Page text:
USMNT fails to qualify for World Cup, internet reminds everyone we have a badass women’s team
On Tuesday night, the unthinkable happened for American soccer: The men’s national team lost its chance to qualify for the 2018 World Cup. It’ll be the first time the U.S. failed to compete in the tournament since 1986.
The primal screams reverberated on social media and cable television. One of the best tirades came from ESPN analyst and former U.S. player Taylor Twellman, whose embarrassment and disgust were equalled only by his anger at mediocre expectations that have long considered subpar player and team performances superb.
As people quickly pointed out, the women’s team never had this luxury — and they won three World Cups. They haven’t received nearly the same financial investment from U.S. Soccer or comparable media coverage, and they managed to win four Olympic gold medals.
Oh, and until earlier this year, the women’s team had been waging a public campaign for equal pay, because despite their winning record they weren’t receiving the same paycheck or perks as the men’s side. That battle ended in April with a new contract the players described as “equitable.”
Critics of equal pay for women have argued that the men play against much more talented competitors and shouldn’t be expected to win against, say, Brazil or Spain, so we can’t really compare wins and losses — or pay — on both squads.
But the men’s performance on Tuesday night blew a huge hole in that argument. By losing to Trinidad and Tobago, a scrappy crew and the worst team in this qualifying round, they demonstrated that, in the words of soccer legend and ESPN commentator Julie Foudy, they simply were “not good enough.”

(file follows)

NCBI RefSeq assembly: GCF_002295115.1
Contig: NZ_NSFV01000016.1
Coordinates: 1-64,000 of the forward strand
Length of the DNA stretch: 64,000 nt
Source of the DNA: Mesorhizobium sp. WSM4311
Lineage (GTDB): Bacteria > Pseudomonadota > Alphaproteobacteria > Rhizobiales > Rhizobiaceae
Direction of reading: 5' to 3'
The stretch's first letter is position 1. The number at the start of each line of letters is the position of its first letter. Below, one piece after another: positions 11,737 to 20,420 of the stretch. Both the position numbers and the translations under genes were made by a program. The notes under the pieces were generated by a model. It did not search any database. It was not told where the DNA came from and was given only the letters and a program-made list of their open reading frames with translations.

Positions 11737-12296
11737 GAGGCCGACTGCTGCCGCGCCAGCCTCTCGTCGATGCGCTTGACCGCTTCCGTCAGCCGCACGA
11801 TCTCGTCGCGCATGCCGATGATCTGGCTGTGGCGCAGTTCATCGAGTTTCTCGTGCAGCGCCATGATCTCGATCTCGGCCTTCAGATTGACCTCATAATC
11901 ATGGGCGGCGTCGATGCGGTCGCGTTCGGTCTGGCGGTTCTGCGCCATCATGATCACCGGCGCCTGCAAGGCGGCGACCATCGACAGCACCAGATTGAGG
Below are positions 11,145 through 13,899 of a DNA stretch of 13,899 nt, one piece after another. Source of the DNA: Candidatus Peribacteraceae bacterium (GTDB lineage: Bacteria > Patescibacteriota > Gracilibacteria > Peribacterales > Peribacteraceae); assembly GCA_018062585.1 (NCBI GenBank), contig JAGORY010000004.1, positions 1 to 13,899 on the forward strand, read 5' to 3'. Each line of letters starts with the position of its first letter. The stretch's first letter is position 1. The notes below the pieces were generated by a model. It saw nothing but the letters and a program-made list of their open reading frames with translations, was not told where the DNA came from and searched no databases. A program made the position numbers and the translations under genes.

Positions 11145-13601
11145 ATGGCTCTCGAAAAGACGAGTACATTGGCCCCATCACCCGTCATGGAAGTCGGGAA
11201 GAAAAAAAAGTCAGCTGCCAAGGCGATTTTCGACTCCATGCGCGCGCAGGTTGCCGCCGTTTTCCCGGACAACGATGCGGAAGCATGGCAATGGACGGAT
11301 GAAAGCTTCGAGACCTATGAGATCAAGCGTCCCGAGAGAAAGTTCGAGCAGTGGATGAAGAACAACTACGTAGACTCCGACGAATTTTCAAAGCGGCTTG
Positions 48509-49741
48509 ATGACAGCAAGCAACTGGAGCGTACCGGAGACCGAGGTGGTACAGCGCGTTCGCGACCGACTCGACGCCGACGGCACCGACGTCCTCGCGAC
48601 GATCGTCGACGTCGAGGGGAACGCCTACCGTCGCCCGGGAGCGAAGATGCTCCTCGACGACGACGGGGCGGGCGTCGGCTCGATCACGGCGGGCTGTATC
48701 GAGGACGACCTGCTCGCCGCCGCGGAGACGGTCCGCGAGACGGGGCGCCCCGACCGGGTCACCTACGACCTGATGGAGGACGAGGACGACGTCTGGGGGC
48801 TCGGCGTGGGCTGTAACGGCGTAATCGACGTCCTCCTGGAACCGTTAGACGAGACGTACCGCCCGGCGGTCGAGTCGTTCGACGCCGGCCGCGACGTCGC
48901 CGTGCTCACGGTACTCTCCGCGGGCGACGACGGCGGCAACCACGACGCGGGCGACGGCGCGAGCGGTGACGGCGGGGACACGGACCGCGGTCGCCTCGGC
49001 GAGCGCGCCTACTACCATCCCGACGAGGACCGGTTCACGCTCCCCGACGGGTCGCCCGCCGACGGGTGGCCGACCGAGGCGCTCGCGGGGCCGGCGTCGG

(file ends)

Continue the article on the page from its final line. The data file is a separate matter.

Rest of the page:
For those who, by default, see men’s sports as more professional, exciting, or ambitious, the loss is a wakeup call: masculinity can only take you so far when you lack heart, commitment, and determination. The players appeared to make excuses for a poor showing by complaining about a water-logged field the day before their match. Some, like Goalie Tim Howard and defender Omar Gonzalez, lived out their worst nightmares with an own-goal scenario that would make any casual sports fan cringe.
So when Twitter users despairingly pointed out that the United States wouldn’t be going to the World Cup for the first time in 30 years, others (including me) posted a gleeful asterisk: Actually, that stat applies only to the men.
While the U.S. women’s team hasn’t been playing to championship standards in the last year — getting knocked out of the 2016 Olympics and losing their own SheBelieves Cup in March — they’ve begun responding to those failures with resilience. They know that down years, when there’s not a World Cup or Olympics, are for overhauling the roster so a team is prepared to compete in the next round of qualifiers.
But they also know the work of convincing skeptics is never done. Though losses may raise questions about the intricacies of strategy and player development for both squads, most female athletes face additional pressure in the subtle or explicit belief that women just can’t compete for the same accolades and advertising dollars. A losing streak means having to again fight those stereotypes and expectations.
Maybe that knowledge turned the American female players into relentless underdogs long ago. The men, meanwhile, had comparatively very little to prove before Tuesday night. Fans thought they’d squeak through the World Cup qualifiers, make it to Russia, and turn in a decent, if not sometimes dazzling, performance. No one would expect them to reach the final match against an opponent like Brazil or Belgium.
The team’s shocking, history-making defeat, however, changed everything. Perhaps now the men’s team will finally come to terms with the fact that being just good or decent enough isn’t an option any longer. The U.S. women’s team has probably lived with this reality since fielding its first squad in the 1980s. Ever since then, they’ve always found a way to win — even in the wake of devastating losses.
You can’t teach or buy that kind of heart, but you can sure as hell reward it by becoming a loyal fan. So if you follow the men’s team but think watching women’s soccer won’t be satisfying enough, you’ve just run out of excuses.